Notre Dame overwhelms UMass with big second half

Eric Hansen
South Bend Tribune

SOUTH BEND — By the time The Wave popped out of a time capsule somewhere and the bottom of the Notre Dame depth chart was finally getting a chance to sweat, it seemed like such a distant, irrelevant memory.

It’s doubtful, though, that ND head football coach Brian Kelly is telling himself that in private.

Heavy underdog UMass’s constant and painful early offensive jabs in what later morphed into a 62-27 mauling by the sixth-ranked Irish Saturday at Notre Dame Stadium were curious if not potentially foreboding.

“I think everybody would say that UMass presents some unique problems,” said Kelly, whose team helped concoct one of the uglier partial scores on the day when a Jamal Wilson one-yard run pulled UMass (0-3) into a manageable 21-20 deficit at the 6:44 mark of the second quarter.

“They do a very good job with their scheme. They put up points against virtually everybody that they play. I think we played better in the second half. We transitioned out of (triple) option last week. Probably a little bit of a slow start, finished strong.

“All in all, a lot of things to work on, but I like the way we finished.”

How they finished was littered with historical footnotes, not to mention a 4-0 mark Notre Dame can pack with it for next Saturday’s showdown at No. 11 Clemson (3-0).

The Irish finished with Kelly Era highs in total yards (681) and rushing yards (457), expunging previous marks of 587 and 376, respectively, both set in a Shamrock Series rout of Miami (Fla.) in Chicago during the 2012 run to the national title game.

The rushing total actually was the best since the Irish grinded out 458 against Purdue in 1992, the total yardage the most since a school-record 720 against Navy in 1969.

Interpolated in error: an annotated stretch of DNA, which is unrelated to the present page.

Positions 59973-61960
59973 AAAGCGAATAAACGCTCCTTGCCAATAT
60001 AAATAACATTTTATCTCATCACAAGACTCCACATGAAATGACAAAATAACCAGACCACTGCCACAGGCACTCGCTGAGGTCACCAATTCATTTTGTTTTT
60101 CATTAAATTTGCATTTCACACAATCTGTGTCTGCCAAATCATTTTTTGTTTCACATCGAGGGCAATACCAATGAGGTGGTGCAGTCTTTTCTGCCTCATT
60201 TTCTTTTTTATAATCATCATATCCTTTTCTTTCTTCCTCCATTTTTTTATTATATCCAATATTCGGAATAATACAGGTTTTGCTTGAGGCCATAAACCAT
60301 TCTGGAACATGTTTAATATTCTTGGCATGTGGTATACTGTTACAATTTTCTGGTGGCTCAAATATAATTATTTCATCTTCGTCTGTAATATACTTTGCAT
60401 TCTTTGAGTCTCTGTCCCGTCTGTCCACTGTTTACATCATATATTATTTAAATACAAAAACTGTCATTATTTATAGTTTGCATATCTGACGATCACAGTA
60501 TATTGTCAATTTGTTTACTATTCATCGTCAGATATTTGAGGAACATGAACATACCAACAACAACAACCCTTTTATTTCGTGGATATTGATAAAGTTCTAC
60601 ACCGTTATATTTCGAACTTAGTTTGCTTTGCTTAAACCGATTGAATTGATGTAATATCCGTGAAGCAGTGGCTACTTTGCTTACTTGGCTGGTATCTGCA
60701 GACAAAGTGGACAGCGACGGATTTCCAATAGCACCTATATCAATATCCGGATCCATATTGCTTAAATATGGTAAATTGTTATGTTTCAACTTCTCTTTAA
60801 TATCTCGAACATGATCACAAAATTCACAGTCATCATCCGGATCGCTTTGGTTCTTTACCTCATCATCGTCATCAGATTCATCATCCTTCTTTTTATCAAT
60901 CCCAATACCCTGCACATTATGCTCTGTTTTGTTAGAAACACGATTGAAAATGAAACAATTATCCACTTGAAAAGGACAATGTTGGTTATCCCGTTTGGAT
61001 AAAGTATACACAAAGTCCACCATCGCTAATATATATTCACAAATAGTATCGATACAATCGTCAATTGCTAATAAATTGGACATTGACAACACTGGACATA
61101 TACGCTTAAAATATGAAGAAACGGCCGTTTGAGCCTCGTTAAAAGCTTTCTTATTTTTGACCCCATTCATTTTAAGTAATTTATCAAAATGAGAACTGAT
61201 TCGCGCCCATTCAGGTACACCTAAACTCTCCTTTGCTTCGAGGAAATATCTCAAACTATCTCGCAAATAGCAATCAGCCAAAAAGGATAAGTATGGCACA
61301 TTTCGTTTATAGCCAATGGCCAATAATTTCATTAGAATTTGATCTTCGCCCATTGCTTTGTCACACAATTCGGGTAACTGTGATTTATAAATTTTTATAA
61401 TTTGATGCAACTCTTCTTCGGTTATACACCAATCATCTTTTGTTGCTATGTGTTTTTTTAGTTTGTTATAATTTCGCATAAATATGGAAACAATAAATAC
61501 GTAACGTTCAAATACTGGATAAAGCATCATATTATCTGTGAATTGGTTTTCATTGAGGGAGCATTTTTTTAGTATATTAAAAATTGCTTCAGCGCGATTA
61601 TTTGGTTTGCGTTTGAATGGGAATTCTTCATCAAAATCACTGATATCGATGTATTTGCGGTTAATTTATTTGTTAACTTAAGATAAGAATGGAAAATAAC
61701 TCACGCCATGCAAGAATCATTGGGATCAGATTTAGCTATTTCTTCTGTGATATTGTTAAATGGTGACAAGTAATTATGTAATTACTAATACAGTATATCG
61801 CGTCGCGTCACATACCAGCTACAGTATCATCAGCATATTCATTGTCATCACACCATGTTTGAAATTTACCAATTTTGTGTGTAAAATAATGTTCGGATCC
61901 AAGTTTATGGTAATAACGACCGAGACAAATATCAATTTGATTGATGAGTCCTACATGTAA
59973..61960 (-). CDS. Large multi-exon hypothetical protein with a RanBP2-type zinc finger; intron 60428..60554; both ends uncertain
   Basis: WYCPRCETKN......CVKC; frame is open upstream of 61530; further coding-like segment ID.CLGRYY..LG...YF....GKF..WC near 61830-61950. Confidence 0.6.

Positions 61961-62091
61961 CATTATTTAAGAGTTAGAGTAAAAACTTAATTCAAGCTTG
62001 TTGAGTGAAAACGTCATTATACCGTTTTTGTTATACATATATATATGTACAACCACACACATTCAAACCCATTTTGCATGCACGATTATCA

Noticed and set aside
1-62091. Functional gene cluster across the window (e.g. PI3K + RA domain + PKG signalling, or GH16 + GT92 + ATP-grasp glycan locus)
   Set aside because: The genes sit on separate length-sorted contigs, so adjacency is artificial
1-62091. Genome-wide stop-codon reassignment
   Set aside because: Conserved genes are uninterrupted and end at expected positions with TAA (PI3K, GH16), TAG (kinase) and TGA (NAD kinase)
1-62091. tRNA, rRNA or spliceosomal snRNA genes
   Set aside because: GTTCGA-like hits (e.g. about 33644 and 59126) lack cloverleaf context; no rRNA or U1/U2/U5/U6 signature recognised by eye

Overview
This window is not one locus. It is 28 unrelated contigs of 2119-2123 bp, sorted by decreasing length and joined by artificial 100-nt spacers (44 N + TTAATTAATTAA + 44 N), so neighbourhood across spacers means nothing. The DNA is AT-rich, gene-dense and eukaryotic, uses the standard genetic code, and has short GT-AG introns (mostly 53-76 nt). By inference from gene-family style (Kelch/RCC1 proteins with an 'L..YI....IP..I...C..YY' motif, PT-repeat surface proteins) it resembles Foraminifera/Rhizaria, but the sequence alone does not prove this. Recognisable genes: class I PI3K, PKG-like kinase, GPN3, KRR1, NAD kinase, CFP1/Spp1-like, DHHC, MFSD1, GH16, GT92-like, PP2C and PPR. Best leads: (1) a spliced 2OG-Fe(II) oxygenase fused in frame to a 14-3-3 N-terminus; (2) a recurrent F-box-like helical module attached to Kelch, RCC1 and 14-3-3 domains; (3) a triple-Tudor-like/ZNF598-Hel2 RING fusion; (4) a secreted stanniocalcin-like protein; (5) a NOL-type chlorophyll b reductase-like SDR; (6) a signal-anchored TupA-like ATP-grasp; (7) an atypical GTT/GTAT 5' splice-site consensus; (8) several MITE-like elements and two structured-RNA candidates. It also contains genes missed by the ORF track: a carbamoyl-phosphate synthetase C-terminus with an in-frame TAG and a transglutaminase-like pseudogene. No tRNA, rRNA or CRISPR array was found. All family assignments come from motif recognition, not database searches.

The 62 points were the most since 1996 when the Irish hung 62 on Rutgers in Lou Holtz’s final game coaching in Notre Dame Stadium. The last time an ND team produced more was the 69 the 1977 Joe Montana-led Irish uncorked on Georgia Tech on their way to a national title.

There was the first punt return for a touchdown in six seasons, by C.J. Sanders — his a 50-yard weave and sprint that marked the first six of 41 unanswered points by the Irish in response to the 21-20 score.

There was a pair of Irish running backs smashing the 100-yard mark — senior C.J. Prosise (15 carries, 149 yards, 2 TDs) and freshman Josh Adams (13-131, 1 TD). It was the third game in a row Prosise, the nation’s sixth-leading rusher, hit triple digits in rushing.

That’s something that hadn’t been accomplished since 2005, when Darius Walker did so.

Prosise hit the 100-mark at the 3:25 mark of the first quarter, helping the Irish blow past the 200-yard rushing mark for the fourth straight game, something no ND team had accomplished since 1989.

Backup quarterback Brandon Wimbush nearly joined the 100-yard club, with 92 yards on four carries that included a 58-yard scoring run.

“Their varsity was better than our varsity and their JV was a little better than our JV,” UMass coach Mark Whipple offered. “Brian (Kelly) did a really good job. They got their guys ready and we kind of put a little shock into them and woke them up I guess at the end of the second quarter.

“We just couldn't handle their offensive line. Their offensive line just manhandled us. … They're better than we are. We'll take the money and run.”

Even punter Tyler Newsome managed to jump into the Irish record books, booming five punts for an Irish single-game record average of 52.4 yards.